Social Media Top 5: Embargo Nonsense, Disliking Dislikes, & TwinkedIn (No Creamy Middle)

More Embargo Nonsense via TechCrunch

A while back, Michael Arrington of TechCrunch announced that the site would no longer honor embargoes, even if they agreed to one. Silly, but fair warning for any PR folks. He held out exceptions for Microsoft and Google, because they wanted access to their news (the whole point of the embargo). I’ll bet money that they have made other exceptions. Recently, it appears Microsoft lost its Most Favored Flack Status when a piece of Microsoft News was broken on another site– supposedly from a WordPress posting error.

The Waggener-Edstrom folks (Microsoft’s PR agency) should have been monitoring for any early leaks so they can alert the more important publications they briefed ahead of time (Were they? Was it just an honest miss?). Now, Waggener Edstrom is “banned” by TechCrunch.

So, the question for Wagg-Ed folks is how important is TechCrunch, really? The question for TechCrunch is: how important is Microsoft, really? It will be interesting how they answer the questions, and what proceeds from there.

Note: Almost forgot the Waggener Edstrom had recently hosted a SF-based forum on the embargo, called “Embargo 2010: An Industry Discussion on Future Rules of Media Engagement.”

Update: Jenny Gomeringer referred me to a nice post that I had missed from the Waggener Edstrom blog referring to both the panel and what happened with the Microsoft embargo. Recommended reading.

TweetLevel; Effective Blunt Instrument or Silly Ego Ranking Exercise?

Recently, I heard about TweetLevel, a service from Edelman that attempts to determine the “authority.” On Twitter, I wondered aloud “What the hell is this?” more because I was unable to access the TweetLevel site at the time than because I was railing against another empty ego exercise. I’m done putting down these things. Somebody will find use for them, and if they’re fyun, that’s good enough for me. If it’s truly useless it will die on its own.

Besides, Edelman’s David Brain pointed me to a post including me among a group of raked PR industry Tweeters (#19 with a bullet!). Flattery will get you everywhere.

Tweets are Coming to LinkedIn

Not to my account. LinkedIn is a great business networking tool, and Twitter- for me- is a big mix of personal and professional messages- more importantly, there is too much of Twitter and it would choke my LinkedIn profile. I do like the ability to selectively post Twitter to LinkedIn, a la “Selective Twitter” on Facebook.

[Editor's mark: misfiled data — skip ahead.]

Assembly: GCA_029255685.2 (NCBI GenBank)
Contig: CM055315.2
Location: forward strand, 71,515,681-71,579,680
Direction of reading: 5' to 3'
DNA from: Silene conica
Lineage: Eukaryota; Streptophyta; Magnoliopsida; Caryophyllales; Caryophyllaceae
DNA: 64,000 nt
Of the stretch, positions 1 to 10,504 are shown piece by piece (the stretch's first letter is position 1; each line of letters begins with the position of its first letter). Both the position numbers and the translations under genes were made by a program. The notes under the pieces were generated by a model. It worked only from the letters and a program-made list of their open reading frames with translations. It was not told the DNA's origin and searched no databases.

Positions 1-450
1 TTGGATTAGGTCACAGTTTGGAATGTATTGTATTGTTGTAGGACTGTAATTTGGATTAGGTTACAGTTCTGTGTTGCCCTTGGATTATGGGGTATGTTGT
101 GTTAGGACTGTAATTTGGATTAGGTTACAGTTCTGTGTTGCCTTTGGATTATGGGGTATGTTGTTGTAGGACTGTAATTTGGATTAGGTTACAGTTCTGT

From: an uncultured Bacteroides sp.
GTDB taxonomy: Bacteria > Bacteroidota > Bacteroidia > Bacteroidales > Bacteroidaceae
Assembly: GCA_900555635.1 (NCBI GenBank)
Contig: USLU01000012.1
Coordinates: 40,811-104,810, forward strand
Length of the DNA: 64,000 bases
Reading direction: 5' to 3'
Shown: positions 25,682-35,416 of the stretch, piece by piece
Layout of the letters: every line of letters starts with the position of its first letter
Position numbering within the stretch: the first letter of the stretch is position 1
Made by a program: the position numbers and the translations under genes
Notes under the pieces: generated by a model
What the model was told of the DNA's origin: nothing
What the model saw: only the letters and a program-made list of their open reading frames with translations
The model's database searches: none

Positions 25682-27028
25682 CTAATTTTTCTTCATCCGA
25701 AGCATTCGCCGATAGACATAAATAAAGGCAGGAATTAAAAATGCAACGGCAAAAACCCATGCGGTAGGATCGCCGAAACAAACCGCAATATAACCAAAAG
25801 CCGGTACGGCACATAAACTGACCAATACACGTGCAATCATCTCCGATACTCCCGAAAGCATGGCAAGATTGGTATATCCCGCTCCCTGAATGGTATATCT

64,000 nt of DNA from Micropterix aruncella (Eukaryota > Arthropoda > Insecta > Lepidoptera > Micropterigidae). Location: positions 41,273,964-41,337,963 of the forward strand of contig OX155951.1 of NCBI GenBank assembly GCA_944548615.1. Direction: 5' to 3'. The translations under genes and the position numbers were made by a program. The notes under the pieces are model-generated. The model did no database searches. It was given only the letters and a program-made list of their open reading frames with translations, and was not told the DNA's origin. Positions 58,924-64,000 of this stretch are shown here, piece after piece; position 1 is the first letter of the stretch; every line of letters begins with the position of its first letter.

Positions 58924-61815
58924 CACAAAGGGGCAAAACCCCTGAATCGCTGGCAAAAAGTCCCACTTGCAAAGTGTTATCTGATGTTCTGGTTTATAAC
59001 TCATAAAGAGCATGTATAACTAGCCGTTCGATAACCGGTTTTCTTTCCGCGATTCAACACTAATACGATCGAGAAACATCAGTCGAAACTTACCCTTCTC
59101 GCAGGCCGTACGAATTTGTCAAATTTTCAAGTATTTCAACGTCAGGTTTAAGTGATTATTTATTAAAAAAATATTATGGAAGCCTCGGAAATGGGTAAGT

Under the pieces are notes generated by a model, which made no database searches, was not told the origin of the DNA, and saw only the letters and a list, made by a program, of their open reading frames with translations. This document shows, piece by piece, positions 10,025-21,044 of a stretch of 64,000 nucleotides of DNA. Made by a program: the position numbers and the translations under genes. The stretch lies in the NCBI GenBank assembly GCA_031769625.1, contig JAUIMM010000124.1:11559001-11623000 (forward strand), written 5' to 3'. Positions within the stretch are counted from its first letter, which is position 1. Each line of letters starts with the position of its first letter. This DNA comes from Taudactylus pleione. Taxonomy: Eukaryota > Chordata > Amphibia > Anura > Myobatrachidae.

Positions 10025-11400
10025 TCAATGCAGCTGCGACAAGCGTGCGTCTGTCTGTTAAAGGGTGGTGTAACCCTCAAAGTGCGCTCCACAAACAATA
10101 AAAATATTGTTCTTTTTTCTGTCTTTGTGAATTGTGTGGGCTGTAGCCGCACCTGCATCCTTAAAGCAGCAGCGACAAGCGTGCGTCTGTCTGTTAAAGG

“Dislike” button on Facebook

Not an official Facebook feature, but a Firefox plugin. I love being snarky, but a “dislike” button seems antisocial for a social network. How about just not liking something?

Fun: Ford Fiesta Movement!

My good friend Scott Monty, Director of Social Media at Ford, has been having a lot of fun with the Ford Fiesta Movement, in which a hundred Ford Fiestas, unavailable as yet in the U.S., were loaned to video bloggers. Imagine my surprise when, connecting with “Vice Queen Maria” for a little night out on a recent trip to Miami, she walked us to her car, which was—a Ford Fiesta! Nice little piece of serendipity, and a lucky touchpoint for a popular social media campaign. What are the odds?

Ford Fiesta Movement!


  1. Sorry, but you are wrong, Wrong, WRONG about the dislike button. It’s not the same as not “liking” — for example, “I have the flu.” This *needs* a dislike. Or, what if I posted, “I hate the Red Sox.” Would not liking give YOU the same satisfaction as actively disliking? I think not.

    Disclosure: I don’t really like Facebook that much anyway. Another reason for a dislike button.

  2. If disliking “dislike” is wrong, I don’t wanna be right…

    Again, I would argue that ignoring what we don’t like is quietly effective. And we can also say in response to the Red Sox haters that they are “Wrong, Wrong, WRONG” without need for the button :)

    The more I think of it, the more I think of the “Like” button not as an “I like this” but as a “this is worth my attention and perhaps yours”

  3. Doug,

    I understand your thinking about the dislike button, but I’ll agree with the others. I think social networking opens itself up to a little snarkiness, so imagine all the fun our friends could have disliking our blog posts, our weather updates, our restaurant plans etc… I think it’ll propel a wealth of activity, engagement and social behavior. :)

    Rachel Kay

  4. It isn’t that TC has the power… it is the people who view TC are the types to know how to use twitter, FB, digg and stumble upon that make it one of the most powerful promotional blogs on the net. Their are 100’s of guys trying to get Mikes attention so they kiss his behind a little or a lot..

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